Oh yes,  I got a letter from Yolande today,  sure misses Henry,  I haven’t heard from him for a long time.  
Please send me plenty of smoking tobacco, and also a tobacco pouch and pipe cleaners.  And send me some magazines and some boxes of cookies.
Well, got to leave you now,  good bye and good luck,  may God bless you.
So long,

*****************************************************************************************************************************************************************************Lt. Col. C.T. McEniry writes:

During the first part of December there was no movement by any of the batteries, and there was scattered air action. On 11 December, the operations section moved to assist Batteries B and D in perfection of the air-ground defense plan near Aachen. On the night of 15 December a "dry run" was held with all adjacent corps troops participating.  The problem was concluded successfully.


Dec. 6, 1944

Dear Claudia,
Today I received a package from you,  thanks a million,  hope to get another one soon.  
In this letter I am sending you some more German money and another post card which the girl in Paris sent me.  She’s still writing steady,  she set me two pictures of herself a while back.
Oh yes, received a letter from Dad too, boy was I glad to hear from him, tell him that pretty soon him and I are going to take long walks together again and every Saturday night we’ll eat some of those delicious Maine lobsters and Sunday afternoons we’ll attend the baseball games.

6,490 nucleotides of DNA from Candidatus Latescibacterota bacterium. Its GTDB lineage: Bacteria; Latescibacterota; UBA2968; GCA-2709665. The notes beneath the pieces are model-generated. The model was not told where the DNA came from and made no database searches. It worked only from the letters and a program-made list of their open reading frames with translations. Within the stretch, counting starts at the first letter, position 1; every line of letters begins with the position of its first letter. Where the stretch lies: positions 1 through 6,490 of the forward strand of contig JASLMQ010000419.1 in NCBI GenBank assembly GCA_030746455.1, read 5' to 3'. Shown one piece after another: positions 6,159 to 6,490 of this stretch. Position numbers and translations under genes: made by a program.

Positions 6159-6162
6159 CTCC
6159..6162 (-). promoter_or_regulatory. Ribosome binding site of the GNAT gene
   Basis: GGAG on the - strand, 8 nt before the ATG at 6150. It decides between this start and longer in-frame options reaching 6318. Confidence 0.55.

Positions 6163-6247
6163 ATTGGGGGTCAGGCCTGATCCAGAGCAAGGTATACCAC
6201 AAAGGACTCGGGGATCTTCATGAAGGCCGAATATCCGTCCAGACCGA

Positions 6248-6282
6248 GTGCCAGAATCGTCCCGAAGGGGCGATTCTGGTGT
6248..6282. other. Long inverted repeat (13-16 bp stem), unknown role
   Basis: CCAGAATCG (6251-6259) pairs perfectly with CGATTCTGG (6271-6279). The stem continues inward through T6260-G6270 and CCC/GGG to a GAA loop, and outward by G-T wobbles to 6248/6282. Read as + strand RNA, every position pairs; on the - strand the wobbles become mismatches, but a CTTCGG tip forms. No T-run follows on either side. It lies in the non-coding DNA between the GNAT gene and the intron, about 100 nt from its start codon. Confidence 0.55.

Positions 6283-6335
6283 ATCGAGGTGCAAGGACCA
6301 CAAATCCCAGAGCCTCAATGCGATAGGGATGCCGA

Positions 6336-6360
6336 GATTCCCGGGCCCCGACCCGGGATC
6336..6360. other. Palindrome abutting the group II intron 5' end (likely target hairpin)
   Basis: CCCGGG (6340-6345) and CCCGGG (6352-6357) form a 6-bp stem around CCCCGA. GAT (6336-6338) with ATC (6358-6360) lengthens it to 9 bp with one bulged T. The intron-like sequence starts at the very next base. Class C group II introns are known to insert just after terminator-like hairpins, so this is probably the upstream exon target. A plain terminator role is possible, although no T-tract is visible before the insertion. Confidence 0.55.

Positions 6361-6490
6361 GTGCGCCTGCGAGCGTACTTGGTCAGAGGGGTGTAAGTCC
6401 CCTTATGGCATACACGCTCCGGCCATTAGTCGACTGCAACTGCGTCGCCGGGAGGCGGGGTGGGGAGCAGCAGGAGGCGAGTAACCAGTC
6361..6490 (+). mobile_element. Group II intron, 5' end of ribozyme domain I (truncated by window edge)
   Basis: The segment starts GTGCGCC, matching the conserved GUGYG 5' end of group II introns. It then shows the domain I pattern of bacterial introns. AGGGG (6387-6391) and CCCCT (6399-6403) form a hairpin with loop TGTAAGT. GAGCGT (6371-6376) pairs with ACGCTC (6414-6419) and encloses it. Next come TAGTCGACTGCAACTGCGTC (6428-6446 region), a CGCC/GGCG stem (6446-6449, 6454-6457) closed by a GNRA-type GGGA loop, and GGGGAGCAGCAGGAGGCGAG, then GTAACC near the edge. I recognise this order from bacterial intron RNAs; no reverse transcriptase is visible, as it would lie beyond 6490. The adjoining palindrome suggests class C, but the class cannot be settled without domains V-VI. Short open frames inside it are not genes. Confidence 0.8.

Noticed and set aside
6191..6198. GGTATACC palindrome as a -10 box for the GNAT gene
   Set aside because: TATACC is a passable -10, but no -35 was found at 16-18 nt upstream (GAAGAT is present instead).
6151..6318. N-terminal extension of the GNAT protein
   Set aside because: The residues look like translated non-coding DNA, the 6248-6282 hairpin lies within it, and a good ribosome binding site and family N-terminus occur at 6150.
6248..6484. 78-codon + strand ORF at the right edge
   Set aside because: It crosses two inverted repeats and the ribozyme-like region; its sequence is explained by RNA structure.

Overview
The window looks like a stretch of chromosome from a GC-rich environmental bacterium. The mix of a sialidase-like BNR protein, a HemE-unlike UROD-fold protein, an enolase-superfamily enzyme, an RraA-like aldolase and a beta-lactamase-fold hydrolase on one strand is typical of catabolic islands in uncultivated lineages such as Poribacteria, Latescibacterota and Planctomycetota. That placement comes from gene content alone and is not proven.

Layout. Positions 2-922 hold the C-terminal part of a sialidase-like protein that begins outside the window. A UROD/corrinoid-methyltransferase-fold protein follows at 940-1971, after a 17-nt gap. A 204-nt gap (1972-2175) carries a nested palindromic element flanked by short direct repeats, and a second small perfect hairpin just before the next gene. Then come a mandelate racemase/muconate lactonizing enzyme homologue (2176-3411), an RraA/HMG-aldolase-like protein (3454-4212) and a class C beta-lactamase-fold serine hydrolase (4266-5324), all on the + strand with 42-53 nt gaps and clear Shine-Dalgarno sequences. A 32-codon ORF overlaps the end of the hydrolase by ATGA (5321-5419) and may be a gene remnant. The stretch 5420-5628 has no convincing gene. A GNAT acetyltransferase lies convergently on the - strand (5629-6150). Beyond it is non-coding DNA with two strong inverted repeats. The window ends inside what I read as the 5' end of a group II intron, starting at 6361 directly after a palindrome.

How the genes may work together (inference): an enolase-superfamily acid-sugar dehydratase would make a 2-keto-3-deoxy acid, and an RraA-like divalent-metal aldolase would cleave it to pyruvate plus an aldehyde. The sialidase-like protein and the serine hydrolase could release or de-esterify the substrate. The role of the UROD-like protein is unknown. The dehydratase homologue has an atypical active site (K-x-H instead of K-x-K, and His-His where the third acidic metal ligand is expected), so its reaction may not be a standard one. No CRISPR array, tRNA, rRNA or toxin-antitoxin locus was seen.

Yes it must have been quite a surprise for you when I told you I was somewhere in Germany.  Yes the Huns are pretty tricky at that,  I’m being careful.  I don’t hardly look at the civilians,  they are sort of queer looking people.  Anyway, if you get caught talking to any of them,  they fine you sixty five dollars,  so that one way to keep the boys away from them.
Oh by the way,  here in my wallet is a picture which a man in Belgium gave me,  their his children.  I am sending to you because I know you will like the looks of the little kid on the donkey,  isn’t he cute?
Tell Dad the fountain pen he sent me sure writes swell and I want to thank you for the jackknife.   
I just come off guard and what weather it is outside today,  it’s raining to beat the band and darn cold.  Sure will be glad when my time is up.  
Got a letter from Myrtle the other day,  sad she had sent me a fruitcake and told me the twins we’re getting along fine.  She also asked me if I could send her a little souvenir so I sent her some German and Belgium money.  
I wonder if Daddy listens to the Boston Bruins hockey games on Tuesday night and Saturday night?
I am in need of more handkerchiefs,  tooth powder.  Don’t send anymore soap because I’ve got plenty of it now.  Please send me some more smoking tobacco and cigars.  Well guess that’s all for today,  good bye and good luck.

**The usage of the term "Hun" to describe Germans resurfaced during World War II, although less frequently than in the previous war.


The December 6, 1944 is the last letter I have from my Dad in December,  his next letters will bring in the New Year, 1945,  and later that year he will finally be going home.